In 2020, CJU was founded as a vehicle to express our shared commitment to making Penn State a more just university. In the past two years, we have aimed to do just that. Today, we can imagine no issue more critical to fostering a just university than the ongoing struggle for racial justice. And so, we state unequivocally:
CJU stands in solidarity with the Concerned Faculty at Penn State in the fight for racial justice.
In September 2021, then-President Barron announced the formation of a Center for Racial Justice, “dedicated to research and scholarship around racism and racial bias.” The Center was to be the first concrete step toward fulfilling the University’s commitment “to fight ignorance and intolerance” following George Floyd’s murder; and in March 2022, Penn State initiated a national search for a director of the center. This progress screeched to a halt on October 26, when President Bendapudi announced—with little, if any, input from faculty—that Penn State “will not pursue efforts to launch a Center for Racial Justice.”
More than two years have passed since the More Rivers to Cross (Part 1) report was published. Not only were the authors called pessimists by University officials after publishing More Rivers to Cross (Part 2), but none of the report’s recommendations have been implemented. The abandonment of the Center for Racial Justice is one more sign of the University’s lack of commitment to equity, its indifference to racial justice, and its misconception of systemic racism.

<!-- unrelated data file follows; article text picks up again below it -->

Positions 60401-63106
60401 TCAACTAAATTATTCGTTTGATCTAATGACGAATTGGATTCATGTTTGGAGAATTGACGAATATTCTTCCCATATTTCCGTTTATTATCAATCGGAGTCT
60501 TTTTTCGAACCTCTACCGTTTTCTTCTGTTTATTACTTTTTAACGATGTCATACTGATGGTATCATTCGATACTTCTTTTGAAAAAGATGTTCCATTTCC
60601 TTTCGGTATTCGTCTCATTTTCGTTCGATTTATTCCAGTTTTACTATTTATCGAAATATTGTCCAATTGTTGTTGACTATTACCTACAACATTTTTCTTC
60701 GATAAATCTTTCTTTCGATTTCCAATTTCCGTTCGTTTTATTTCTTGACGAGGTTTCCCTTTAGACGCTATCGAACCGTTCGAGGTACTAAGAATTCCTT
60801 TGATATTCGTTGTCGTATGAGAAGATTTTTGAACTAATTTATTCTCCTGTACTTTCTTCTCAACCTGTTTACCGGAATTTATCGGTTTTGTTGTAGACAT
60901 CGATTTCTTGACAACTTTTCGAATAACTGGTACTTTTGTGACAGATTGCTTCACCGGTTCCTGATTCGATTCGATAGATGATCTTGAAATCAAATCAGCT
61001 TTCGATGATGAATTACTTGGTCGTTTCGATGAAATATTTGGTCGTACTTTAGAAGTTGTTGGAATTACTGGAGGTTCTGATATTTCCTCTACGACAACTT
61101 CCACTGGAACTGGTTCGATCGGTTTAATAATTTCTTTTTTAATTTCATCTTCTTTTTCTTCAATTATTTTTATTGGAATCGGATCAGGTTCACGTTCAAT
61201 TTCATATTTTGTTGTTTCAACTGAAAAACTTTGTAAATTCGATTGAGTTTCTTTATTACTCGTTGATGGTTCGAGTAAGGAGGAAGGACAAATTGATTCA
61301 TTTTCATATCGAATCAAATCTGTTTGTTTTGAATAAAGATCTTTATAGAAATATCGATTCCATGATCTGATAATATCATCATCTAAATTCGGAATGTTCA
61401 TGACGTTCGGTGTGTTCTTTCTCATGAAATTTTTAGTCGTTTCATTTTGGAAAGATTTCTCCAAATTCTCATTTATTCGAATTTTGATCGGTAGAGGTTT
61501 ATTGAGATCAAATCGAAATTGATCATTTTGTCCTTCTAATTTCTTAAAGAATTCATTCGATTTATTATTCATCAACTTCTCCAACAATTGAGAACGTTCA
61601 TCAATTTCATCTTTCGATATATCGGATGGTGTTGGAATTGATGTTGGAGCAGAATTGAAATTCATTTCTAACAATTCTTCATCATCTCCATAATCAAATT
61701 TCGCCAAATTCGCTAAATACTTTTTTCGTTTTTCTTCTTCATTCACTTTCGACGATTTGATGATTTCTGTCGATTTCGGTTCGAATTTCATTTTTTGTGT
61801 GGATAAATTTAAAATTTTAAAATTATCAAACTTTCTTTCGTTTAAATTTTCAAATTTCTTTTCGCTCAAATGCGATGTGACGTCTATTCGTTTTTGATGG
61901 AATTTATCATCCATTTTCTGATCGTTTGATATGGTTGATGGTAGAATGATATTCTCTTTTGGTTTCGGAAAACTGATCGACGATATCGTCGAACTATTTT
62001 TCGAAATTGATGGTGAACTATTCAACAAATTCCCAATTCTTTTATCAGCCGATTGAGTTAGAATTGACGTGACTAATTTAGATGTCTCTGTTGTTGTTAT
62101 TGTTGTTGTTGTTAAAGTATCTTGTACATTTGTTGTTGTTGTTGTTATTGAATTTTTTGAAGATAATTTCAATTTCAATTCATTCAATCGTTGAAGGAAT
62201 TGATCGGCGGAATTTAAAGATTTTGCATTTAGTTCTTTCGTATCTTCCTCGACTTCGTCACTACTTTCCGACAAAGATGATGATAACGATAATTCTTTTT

This is unacceptable. President Bendapudi has a responsibility to fulfill the commitments made by her predecessor and an obligation to uphold all the Penn State Values, beginning with integrity.
In her statement, President Bendapudi declared that the University intended to begin evaluating existing diversity, equity, inclusion, and belonging initiatives. What can this latest enterprise accomplish that myriad earlier task forces and commissions could not—other than further delaying fulfillment of an overdue commitment? Moreover, as Bernice A. King recently tweeted, “We can have diversity, inclusion, and a semblance of equity, and still not have justice.”
We call on the leaders of our University to make a tangible commitment to antiracism and appreciable progress toward achieving racial justice.
November 15, 2022